It’s a lesson that I keep having to learn over and over again. Ugly doesn’t matter.
When all the instincts scream, “too hideous for words,” the strategies kick in:
Destroy it: Before my eldest son was born I gouged a hole into headboard of a brand new wooden cot to remove a stubborn decal of a hideous Disney type creature that I decided would pollute his pure, unspoiled perception. I was restrained from doing the same damage to the other end of the cot. Needless to say, the remaining decal was the first image that cracked a smile and brought a coo from the fractious fiendish baby.
Banish it: I made Peter help me carry pieces of heavy, I mean HEAVY, imbuia ball and claw furniture up three flights of stairs to store it out of sight so that our little rent controlled flat in Sea Point would be to my liking. We lived in fear of the landlord forcing his way past us when he came to the door knowing he would be livid on discovering the excellent furniture that was meticulously itemised in the lease was nowhere in sight.
Avoid it: An acquaintance once told me that he could not send his child to a particular school because it was so ugly. He meant the buildings, the setting, and my God, there are some ugly schools around, that is for sure.
Ignore it: My best friend, sadly gone now, loved those cheap screaming scarves with dolphins or sunsets soaked into synthetic swirls. She would drape them over her hips or shoulders, over lampshades and sofas. When in her wonderful company I would silently go through a list of all the awful people I had met with impeccable taste.
Make it beautiful: What was drek decades ago, is cool today. Retro is a category that moves inexorably forward, skipping the immediate past and embracing everything that trails behind it, bathing it in nostalgic beauty.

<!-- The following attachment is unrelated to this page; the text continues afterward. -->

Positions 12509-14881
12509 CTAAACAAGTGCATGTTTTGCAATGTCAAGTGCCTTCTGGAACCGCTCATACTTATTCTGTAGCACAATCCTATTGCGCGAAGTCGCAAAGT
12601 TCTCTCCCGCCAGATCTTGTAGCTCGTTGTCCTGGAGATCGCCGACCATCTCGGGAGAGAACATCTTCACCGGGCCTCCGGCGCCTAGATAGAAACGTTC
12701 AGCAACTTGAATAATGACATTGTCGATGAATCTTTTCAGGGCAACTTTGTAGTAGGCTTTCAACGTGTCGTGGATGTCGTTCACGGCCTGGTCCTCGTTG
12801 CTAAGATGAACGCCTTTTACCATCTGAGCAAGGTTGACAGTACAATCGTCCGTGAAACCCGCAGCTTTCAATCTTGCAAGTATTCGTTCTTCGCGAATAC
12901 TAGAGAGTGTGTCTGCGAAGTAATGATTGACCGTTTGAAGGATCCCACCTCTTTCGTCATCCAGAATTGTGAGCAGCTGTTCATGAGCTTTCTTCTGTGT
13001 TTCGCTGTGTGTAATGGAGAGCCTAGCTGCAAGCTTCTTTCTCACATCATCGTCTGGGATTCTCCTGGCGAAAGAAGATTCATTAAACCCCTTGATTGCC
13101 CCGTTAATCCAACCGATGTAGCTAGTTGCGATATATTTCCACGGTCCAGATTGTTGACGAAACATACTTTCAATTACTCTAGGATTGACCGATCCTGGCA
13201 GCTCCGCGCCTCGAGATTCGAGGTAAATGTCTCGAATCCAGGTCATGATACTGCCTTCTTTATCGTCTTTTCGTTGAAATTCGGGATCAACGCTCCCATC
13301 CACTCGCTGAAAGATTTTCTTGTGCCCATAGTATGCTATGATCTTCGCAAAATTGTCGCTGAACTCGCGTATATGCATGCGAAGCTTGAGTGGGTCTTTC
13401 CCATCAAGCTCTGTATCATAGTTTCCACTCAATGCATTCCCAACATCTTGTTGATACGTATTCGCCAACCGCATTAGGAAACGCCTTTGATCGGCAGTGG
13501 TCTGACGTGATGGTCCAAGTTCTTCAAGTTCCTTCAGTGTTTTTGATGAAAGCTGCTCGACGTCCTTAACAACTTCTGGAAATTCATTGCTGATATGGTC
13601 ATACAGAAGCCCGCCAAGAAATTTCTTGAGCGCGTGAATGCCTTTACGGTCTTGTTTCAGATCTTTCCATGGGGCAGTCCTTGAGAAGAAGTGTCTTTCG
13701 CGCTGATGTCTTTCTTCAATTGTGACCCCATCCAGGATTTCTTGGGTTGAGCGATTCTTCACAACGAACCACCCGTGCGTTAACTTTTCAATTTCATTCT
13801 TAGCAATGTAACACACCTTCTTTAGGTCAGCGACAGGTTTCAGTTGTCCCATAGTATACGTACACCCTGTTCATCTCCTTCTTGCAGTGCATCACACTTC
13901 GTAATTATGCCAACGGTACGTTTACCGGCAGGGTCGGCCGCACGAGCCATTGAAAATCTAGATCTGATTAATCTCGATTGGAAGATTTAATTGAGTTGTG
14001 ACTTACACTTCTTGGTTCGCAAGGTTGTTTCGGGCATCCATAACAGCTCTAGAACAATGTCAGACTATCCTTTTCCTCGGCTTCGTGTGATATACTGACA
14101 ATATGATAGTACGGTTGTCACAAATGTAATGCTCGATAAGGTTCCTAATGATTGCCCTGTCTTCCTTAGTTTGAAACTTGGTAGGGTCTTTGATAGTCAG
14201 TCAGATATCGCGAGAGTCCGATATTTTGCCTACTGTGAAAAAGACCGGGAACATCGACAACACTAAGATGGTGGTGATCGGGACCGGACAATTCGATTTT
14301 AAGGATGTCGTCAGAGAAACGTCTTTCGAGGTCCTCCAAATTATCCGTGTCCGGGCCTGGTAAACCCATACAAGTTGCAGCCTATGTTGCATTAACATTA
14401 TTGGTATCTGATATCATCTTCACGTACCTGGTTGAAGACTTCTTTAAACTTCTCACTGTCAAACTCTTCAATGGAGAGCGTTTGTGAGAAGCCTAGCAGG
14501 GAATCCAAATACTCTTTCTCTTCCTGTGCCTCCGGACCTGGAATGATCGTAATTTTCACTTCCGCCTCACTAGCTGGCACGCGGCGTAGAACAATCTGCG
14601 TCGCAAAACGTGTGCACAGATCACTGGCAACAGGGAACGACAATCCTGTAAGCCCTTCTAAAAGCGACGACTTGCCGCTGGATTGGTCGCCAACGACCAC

Make it a mission: For years I attempted to stretch my aesthetic to include ugly, clumsy, unpolished till it became the banner of contemporary painting: Bad painting had become good painting. Now, bad painting is once again bad and I am faced with the opposite pole – smooth creepy stuff that I am physically allergic to. I have to stop myself from dismissing it as ugly right away. I work hard at ingesting it and turning it beautiful. Many times I do not succeed.
Empathise with it: Feel for the ugly. Twenty years ago an acquaintance told me, “You’re not much to look at but you’ve got personality.” It’s the kind of comment that sticks with you because although you wish the first part were otherwise, you know it’s true. It also gives you great empathy with all the other ugly people in the world and by extension, funny as it must sound, objects too. It’s not my fault, screams the house next door, I was made that way.
Live with it: Here is our back door. Like some kind of giant orthodontic work, it is embellished with the window/door dressing that SA loves best.
These were once very pretty French doors. They are the very same doors that were smashed to smithereens as intruders entered our home late one night, held a gun to my dear husband’s head and kicked him about. Three weeks later he had a heart attack.
Now, that’s ugly.